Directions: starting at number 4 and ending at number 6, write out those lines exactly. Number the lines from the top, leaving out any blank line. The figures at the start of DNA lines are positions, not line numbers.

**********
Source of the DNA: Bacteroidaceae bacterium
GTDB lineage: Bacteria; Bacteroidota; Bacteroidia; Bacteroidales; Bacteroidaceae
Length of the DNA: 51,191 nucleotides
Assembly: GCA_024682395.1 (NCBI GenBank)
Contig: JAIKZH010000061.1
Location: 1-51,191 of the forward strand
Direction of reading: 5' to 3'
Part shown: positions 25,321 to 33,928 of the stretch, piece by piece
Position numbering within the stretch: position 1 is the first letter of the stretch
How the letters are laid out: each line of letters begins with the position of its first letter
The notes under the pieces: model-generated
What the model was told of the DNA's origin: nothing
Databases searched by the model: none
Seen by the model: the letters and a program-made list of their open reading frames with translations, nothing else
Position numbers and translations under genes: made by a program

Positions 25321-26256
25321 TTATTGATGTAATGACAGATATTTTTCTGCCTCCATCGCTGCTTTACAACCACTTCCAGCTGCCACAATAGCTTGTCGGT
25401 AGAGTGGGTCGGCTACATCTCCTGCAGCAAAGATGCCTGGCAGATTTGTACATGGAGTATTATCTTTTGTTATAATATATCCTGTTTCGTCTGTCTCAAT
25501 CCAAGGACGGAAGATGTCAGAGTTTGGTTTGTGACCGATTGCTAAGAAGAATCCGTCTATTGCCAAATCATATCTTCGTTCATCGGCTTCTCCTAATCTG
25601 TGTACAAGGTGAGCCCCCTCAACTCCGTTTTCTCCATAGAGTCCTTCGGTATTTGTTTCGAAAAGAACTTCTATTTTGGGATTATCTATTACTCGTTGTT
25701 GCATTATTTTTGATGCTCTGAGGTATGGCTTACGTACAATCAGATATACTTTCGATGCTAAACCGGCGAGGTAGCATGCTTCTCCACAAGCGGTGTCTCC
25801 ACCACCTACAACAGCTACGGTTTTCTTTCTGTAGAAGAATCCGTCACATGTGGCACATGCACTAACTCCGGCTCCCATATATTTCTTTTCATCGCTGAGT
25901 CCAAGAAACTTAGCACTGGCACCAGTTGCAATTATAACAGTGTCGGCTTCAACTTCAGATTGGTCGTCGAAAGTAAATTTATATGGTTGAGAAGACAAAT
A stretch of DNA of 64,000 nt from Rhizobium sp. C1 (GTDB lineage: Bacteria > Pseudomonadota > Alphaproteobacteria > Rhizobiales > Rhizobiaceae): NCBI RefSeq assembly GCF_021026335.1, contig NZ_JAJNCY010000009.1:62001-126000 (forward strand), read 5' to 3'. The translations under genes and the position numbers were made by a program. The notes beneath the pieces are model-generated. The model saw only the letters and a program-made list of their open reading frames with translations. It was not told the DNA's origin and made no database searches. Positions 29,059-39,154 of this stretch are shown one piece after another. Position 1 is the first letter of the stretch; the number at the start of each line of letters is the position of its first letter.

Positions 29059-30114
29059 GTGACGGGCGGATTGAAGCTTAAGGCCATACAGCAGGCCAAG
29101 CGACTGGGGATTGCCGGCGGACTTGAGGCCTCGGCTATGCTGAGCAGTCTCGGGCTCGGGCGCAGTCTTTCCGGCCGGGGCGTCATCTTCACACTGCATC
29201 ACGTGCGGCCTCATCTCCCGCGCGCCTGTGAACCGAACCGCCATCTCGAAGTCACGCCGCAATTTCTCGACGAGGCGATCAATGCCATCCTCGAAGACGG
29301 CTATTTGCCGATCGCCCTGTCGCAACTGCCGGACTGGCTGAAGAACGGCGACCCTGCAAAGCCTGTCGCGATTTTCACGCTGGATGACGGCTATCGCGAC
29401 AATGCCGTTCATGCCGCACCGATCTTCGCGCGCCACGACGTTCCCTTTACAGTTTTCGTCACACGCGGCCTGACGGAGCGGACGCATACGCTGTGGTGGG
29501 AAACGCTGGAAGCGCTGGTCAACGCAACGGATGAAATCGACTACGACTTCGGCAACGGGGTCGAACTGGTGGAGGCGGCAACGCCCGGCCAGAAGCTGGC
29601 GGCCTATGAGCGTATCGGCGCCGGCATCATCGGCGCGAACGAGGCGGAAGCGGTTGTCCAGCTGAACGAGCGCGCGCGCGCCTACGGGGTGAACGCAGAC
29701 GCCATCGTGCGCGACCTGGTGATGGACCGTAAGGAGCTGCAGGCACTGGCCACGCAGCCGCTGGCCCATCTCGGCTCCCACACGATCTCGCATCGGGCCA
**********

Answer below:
Assembly: GCA_024682395.1 (NCBI GenBank)
Contig: JAIKZH010000061.1
Location: 1-51,191 of the forward strand